Help the player imagine that the racquet is a bigger hand and she should attempt to once again catch the balls, this time on the strings. Tell her that she should not be swinging, just tapping the ball so that it goes over the net (by the way, the player should be no more than 6 feet away from the net, at this stage; later on, we’ll show her where to position and how to cover the court).

3. Continue the same drill while the player slides, gradually, the hand lower towards the bottom of the grip. At all this time, the student is taught to hold the racquet with a “hammer” grip (like she would be hammering a nail with the edge of it).

4. Once the player feels more comfortable catching and tapping the ball with the strings holding the racquet with a hammer grip, the next step would be to learn the basic footwork. Explain to her that power, when volleying, comes from catching the ball out in front and moving the body weight into it.
For that, as she prepares to catch the ball on the strings, she has to make a step in the direction of the ball.
(Note: Keep in mind that we are at the beginning stages of learning the volley therefore the footwork that the player learns is a basic one, keeping it simple and not overwhelming her with too much information. Later on we’ll add the more complex movement that requires covering the court and getting to the ball in balance).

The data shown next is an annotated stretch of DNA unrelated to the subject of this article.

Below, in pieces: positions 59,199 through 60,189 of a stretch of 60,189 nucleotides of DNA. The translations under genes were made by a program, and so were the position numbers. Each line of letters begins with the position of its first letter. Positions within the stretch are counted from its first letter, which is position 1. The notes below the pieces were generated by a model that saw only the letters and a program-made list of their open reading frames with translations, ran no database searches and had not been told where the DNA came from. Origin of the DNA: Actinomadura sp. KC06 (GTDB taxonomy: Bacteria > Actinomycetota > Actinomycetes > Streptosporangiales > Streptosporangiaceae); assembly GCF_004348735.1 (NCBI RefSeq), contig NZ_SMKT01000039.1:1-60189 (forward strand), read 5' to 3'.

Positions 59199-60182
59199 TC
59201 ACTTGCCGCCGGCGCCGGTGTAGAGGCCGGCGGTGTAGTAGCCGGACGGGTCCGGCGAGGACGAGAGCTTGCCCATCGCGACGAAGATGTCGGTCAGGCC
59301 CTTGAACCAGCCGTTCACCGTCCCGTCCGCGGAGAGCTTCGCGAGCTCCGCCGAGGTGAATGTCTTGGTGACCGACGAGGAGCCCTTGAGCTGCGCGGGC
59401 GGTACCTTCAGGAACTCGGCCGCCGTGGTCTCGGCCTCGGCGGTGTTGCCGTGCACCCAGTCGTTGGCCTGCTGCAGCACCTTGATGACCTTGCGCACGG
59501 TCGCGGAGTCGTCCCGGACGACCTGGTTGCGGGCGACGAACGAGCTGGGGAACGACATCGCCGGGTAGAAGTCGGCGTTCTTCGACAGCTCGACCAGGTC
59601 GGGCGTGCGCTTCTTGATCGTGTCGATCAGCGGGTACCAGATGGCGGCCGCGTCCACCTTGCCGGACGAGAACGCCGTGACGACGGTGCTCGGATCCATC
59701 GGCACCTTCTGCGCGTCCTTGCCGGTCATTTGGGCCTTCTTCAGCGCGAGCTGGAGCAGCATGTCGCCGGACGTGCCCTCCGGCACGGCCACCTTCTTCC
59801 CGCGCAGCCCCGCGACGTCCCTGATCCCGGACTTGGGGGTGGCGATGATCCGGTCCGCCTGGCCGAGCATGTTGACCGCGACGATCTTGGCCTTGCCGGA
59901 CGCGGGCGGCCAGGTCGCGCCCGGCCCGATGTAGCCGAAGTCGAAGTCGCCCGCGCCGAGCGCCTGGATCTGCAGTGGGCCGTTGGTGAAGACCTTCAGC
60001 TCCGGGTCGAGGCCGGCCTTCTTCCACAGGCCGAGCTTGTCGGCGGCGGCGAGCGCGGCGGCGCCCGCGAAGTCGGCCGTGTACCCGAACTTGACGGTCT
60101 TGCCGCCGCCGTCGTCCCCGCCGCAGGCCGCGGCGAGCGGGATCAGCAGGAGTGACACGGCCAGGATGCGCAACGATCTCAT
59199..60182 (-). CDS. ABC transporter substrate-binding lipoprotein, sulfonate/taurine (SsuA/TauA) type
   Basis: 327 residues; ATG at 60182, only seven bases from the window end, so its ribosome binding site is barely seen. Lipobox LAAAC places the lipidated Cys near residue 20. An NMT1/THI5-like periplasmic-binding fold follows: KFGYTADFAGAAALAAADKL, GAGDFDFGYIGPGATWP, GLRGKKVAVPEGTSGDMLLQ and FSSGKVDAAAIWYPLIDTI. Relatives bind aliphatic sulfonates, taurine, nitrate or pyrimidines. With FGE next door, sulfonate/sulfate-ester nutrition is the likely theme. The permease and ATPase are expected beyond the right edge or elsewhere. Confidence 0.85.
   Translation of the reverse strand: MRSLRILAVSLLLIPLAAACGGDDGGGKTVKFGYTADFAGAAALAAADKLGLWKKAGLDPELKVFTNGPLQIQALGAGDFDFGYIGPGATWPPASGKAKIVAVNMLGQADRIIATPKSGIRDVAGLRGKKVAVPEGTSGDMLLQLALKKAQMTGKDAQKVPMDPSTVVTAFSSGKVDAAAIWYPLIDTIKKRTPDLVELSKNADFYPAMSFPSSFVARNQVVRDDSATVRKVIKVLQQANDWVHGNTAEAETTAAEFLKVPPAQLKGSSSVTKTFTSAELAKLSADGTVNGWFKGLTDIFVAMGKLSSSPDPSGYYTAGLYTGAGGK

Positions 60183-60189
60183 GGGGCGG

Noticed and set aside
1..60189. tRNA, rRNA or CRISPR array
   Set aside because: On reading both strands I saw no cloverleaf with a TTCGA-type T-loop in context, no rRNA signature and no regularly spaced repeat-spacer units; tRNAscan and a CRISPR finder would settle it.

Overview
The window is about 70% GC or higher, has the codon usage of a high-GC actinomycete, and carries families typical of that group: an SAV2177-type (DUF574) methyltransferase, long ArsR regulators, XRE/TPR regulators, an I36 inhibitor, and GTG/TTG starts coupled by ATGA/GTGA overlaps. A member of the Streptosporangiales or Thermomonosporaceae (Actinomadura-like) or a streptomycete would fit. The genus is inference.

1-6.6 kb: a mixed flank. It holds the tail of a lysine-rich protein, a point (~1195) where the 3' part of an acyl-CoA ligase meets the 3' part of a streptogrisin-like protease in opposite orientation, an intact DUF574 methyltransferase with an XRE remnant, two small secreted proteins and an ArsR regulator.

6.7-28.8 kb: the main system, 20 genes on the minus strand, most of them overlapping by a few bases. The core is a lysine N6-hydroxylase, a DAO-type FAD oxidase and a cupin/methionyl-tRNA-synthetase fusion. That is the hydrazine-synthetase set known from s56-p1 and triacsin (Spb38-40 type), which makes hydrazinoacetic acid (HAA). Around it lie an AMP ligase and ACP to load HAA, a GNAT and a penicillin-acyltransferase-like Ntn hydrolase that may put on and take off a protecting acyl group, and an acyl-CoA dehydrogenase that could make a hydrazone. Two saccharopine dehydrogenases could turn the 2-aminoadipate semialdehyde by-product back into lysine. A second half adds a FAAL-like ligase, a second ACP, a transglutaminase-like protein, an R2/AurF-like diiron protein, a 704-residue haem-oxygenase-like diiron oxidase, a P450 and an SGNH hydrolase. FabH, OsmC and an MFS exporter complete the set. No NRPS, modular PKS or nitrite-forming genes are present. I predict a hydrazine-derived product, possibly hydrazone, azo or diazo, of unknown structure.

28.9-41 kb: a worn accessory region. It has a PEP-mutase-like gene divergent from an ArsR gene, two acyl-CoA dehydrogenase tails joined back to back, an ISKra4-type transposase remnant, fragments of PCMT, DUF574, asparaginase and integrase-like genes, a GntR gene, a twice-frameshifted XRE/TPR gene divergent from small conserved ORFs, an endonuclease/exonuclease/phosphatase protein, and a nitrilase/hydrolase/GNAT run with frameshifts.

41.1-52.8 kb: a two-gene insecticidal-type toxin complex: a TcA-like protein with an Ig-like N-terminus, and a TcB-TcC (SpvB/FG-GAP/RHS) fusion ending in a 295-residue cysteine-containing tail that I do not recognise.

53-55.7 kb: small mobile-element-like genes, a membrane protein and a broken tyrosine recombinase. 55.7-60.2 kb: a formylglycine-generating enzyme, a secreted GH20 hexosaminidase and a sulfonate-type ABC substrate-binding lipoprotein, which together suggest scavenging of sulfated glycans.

Some of the technical aspects, that a coach should pay attention to, are:

  • not letting the racquet head drop below the hand level; keep the racquet cocked so that there is a 90 degrees angle between the forearm and handle;
  • no backswing – racquet stays in front of the line of shoulders;
  • no follow-through – after catching the ball, the racquet comes to a stop and is being brought back in the ready position;
  • remind the player that power comes from catching the ball early and stepping into the shot;